Malawi, a local name to mean Flames of Fire has been nicknamed “warm heart of Africa” due to its hospitable locals and temperate weather.
The landlocked southern African country has rich history and attraction sites that make it an ideal travel destination for anyone heading down south. Face of Malawi highlights some of these attraction sites.
Located between Malawi, Mozambique and Tanzania, Lake Malawi has enjoyed its fare share of attention from visitors arriving into the Malawi from other African countries and abroad. It stands as the third largest lake in Africa and ninth biggest in the world earning a place in history books as a UNESCO World Heritage site.
Lake Malawi is unique in its own right. Other than being shared by the three countries including an East African country, the lake is also meromictic meaning it has layers of water that do not intermix. Lake Malawi is also home to over 1,000 species of fish, 99% of which are unique to this region.
Lake Malawi National Park
Standing at the southern end of Lake Malawi, Lake Malawi National Park is the only national park in Malawi that was created to protect fish and aquatic habitats. The park also has several islands curved out by the lake and is home to baboons.
There is a large baobab tree within the park said to be over 800 years old and was a favourite spot for Dr David Livingstone who offered summons and spoke with other missionaries under it. There are also graves of five early missionaries here.
Majete Widlife Reserve
Covering an area of 691km², Majete Widlife Reserve stands as the only park in Malawi where you can see the Big Five.
The 70,00 ha park was gazetted as a game reserve in 1955 with further extensions being made in 1969 to include dry season water resources before it was further extended to include the full width of the Shire River in 1976. The reserve is crowned by tall deciduous woodland, beautiful grassy glades and occasional patches of thickets.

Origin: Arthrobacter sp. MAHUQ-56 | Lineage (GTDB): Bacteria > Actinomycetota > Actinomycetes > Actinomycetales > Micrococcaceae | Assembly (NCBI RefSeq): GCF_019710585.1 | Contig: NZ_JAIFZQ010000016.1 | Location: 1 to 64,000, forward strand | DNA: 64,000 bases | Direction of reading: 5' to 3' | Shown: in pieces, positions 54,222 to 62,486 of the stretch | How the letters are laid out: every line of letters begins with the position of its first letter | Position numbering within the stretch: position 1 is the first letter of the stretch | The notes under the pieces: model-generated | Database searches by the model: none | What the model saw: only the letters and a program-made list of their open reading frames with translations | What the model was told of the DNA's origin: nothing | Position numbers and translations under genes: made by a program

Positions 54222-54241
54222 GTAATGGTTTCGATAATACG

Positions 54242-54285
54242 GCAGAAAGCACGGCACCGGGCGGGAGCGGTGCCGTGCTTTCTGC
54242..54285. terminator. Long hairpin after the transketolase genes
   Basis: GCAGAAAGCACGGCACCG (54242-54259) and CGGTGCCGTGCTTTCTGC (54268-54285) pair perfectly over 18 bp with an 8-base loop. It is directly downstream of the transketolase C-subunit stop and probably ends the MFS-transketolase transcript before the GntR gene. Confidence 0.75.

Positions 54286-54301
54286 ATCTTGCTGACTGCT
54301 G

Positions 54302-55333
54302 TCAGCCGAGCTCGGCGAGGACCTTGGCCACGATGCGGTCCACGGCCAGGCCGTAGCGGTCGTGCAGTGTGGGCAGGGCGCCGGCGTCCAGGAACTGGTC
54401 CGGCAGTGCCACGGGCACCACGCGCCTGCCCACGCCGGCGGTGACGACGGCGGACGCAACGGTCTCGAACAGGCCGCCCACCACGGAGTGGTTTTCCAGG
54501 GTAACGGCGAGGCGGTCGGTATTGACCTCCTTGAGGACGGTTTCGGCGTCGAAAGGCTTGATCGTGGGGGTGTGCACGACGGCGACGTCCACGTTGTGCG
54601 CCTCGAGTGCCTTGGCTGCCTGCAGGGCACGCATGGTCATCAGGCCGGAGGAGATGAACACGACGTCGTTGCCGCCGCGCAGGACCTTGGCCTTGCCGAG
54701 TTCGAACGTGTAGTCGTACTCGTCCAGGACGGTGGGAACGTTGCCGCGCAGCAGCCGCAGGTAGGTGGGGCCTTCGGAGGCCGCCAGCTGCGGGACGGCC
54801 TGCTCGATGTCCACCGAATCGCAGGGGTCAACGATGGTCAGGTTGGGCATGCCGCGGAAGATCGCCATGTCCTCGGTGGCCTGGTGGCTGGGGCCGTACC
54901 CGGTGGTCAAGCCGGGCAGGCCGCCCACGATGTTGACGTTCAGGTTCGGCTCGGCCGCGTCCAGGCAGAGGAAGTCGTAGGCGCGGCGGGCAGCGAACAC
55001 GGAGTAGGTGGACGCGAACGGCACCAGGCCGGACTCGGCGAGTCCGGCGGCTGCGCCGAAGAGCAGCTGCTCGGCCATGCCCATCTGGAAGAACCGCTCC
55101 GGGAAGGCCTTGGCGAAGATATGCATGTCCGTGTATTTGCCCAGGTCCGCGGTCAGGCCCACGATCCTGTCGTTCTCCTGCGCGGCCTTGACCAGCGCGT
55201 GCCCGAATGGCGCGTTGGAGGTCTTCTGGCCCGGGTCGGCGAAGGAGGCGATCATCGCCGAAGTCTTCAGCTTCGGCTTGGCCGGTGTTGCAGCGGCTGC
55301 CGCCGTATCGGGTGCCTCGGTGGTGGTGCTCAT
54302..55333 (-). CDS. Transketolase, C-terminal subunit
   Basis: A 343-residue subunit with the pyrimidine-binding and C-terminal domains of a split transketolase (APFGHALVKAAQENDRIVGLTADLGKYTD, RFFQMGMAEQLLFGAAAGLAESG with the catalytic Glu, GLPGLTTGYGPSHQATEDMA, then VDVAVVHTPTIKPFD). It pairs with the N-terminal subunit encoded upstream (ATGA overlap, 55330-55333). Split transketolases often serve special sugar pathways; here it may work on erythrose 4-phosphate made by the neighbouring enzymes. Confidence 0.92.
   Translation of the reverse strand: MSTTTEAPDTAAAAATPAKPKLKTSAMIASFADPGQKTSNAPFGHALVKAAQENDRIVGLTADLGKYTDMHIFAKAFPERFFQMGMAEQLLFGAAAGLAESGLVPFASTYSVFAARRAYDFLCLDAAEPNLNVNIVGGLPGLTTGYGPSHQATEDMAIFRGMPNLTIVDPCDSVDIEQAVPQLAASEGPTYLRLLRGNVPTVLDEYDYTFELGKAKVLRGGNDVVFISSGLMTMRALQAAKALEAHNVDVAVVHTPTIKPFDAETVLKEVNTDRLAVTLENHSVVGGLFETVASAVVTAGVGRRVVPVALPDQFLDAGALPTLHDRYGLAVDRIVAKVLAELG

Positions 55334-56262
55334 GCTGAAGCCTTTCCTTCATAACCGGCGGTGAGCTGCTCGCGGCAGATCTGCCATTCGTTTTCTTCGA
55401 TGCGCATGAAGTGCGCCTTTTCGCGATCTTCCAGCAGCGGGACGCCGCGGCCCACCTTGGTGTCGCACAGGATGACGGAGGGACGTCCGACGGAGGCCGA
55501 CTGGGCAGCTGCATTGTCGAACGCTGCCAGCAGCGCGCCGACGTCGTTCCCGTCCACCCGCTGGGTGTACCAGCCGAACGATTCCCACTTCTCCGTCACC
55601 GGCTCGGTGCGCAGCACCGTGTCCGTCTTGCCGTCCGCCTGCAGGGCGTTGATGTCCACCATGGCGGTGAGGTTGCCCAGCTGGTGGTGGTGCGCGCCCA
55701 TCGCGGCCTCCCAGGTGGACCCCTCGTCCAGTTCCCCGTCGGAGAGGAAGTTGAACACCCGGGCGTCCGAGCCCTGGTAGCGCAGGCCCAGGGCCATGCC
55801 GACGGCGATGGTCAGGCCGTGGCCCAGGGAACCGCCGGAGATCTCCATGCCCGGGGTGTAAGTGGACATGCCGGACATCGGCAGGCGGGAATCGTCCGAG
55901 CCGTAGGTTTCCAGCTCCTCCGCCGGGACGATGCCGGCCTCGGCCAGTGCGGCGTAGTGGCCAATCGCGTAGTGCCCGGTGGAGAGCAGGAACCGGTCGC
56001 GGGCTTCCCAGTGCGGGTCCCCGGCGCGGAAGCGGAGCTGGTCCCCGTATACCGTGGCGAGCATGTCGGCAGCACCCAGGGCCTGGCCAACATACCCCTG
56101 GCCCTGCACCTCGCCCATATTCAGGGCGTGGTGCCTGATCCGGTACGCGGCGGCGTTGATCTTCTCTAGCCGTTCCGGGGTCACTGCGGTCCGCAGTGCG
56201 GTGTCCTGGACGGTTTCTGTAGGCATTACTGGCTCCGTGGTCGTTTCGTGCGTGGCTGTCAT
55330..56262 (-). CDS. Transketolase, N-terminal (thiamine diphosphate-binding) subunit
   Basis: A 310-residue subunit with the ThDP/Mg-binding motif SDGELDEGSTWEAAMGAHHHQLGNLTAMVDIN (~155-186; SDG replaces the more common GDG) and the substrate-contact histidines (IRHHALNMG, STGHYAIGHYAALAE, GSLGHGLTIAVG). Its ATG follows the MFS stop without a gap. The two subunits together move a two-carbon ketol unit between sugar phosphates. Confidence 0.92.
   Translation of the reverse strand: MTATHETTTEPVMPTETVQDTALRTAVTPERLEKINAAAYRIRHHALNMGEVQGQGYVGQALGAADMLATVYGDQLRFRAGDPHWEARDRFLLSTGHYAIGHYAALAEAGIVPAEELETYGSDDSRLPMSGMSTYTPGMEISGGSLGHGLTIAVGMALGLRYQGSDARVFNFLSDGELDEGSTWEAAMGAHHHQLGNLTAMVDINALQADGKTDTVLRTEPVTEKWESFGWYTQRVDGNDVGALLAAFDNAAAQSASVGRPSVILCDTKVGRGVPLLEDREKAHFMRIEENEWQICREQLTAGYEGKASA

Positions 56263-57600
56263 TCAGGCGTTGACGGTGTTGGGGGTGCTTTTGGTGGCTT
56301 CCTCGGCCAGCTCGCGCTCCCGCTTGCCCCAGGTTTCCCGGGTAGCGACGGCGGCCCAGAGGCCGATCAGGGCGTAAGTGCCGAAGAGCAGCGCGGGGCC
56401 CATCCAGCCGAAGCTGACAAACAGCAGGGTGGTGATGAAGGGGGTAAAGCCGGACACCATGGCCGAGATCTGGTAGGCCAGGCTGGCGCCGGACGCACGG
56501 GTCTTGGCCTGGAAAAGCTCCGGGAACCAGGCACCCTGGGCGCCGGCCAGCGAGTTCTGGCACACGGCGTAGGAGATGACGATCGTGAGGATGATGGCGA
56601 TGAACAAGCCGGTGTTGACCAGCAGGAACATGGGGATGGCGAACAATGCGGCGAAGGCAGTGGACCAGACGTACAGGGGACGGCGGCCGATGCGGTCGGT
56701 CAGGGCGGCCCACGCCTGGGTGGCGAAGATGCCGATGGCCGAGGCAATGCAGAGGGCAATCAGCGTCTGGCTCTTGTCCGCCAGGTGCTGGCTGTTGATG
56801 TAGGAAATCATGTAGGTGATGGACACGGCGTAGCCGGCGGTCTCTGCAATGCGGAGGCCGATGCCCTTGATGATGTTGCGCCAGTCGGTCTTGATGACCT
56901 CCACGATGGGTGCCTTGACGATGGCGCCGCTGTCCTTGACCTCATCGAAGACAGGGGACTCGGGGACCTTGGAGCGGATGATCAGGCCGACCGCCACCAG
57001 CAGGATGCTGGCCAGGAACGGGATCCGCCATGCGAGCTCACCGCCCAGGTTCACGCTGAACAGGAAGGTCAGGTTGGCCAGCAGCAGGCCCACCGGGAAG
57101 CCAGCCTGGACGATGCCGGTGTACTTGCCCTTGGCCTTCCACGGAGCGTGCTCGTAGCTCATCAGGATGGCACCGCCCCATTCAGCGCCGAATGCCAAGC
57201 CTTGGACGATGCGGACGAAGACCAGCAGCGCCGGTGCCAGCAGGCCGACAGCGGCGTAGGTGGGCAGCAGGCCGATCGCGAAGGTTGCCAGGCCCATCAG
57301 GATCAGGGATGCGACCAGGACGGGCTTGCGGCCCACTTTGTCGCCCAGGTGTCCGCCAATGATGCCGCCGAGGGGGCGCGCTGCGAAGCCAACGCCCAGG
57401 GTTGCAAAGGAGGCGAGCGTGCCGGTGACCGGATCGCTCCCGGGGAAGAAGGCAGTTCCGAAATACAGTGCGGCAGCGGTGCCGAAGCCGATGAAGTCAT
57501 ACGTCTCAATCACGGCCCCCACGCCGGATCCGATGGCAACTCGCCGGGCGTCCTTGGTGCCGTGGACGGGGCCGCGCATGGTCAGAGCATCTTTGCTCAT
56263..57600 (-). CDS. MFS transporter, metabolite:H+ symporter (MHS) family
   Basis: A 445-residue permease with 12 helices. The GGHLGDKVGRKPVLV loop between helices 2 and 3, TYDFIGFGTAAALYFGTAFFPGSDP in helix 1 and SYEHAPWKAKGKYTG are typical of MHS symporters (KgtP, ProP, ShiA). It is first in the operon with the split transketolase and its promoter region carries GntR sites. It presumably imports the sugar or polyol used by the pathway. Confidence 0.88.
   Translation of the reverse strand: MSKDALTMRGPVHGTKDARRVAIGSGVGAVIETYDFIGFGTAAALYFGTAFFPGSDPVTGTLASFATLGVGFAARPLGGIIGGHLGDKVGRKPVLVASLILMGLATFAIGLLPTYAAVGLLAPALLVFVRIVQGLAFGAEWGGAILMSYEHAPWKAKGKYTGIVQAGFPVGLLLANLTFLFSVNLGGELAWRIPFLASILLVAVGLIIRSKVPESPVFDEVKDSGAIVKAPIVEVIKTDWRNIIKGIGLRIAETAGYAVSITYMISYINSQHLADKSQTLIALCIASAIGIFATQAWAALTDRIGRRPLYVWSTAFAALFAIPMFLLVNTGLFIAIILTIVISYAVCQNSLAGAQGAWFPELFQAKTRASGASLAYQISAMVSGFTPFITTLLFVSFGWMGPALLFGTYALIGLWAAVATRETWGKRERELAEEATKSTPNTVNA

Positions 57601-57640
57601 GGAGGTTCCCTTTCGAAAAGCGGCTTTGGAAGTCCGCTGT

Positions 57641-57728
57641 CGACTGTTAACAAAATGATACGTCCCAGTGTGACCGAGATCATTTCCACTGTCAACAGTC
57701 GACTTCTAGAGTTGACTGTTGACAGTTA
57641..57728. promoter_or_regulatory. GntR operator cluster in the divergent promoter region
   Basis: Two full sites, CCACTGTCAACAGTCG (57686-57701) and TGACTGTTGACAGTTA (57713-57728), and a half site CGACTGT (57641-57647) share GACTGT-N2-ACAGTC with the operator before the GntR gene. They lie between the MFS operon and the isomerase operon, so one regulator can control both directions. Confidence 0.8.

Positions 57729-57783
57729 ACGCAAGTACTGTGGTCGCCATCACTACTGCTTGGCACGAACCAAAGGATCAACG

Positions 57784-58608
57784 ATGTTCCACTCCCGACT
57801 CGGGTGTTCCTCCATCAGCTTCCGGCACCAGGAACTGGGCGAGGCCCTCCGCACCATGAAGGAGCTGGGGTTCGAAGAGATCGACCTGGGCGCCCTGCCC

It has taken African Park, a body mandated with rehabilitating the reserve, 12 years and $2.5 million to return elephants to Majete after their extinction in 1992 and restock the park with big game.
Other than the lions, elephants, buffalos, rhinos and leopards, other wild animals here include zebras, impalas, bush pigs, eland, hartebeest, waterbucks and bushbucks.
Stone House Museum
Stone House Museum was originally the home of Dr Robert Laws, the founder of the mission station in 1893.
Neatly perched in a quiet location with a clear view of Lake Malawi, the house offers more insight into the history of Scottish explorer David Livingstone, Dr Law and early missionaries.
The house is filled with history of early missionaries including recordings on their way of life as well as other antiques like original magic-lantern slides, an early anaesthesia machine, an old gramophone and the cloak that Dr Laws used when he was a moderator.
Stone House Museum has a unique architectural touch to it, having borrowed the design from Scotland, home to Dr Laws, and used the readily available stone and other materials to build it.
Other materials preserved here include Dr Laws’ letters, black and white photos of early missionaries and a book on the old laws of Nyasaland.
Livingstonia is a town standing in a hilly location in the northern region district of Rumphi, 270 miles north of Malawi’s capital Lilongwe.
The village was founded by missionaries from Free Church Scotland in 1894 and named after Dr David Livingstone after his death in 1873 which rekindled British support for missions in Eastern Africa.
The town is characterised by red-bricked houses synonymous with the Scottish design that Dr Robert Laws used to construct his house which is now the Stone House Museum. The town had a school built by Dr Laws that was the best in the region and produced influential people in society not just from Malawi but other African countries.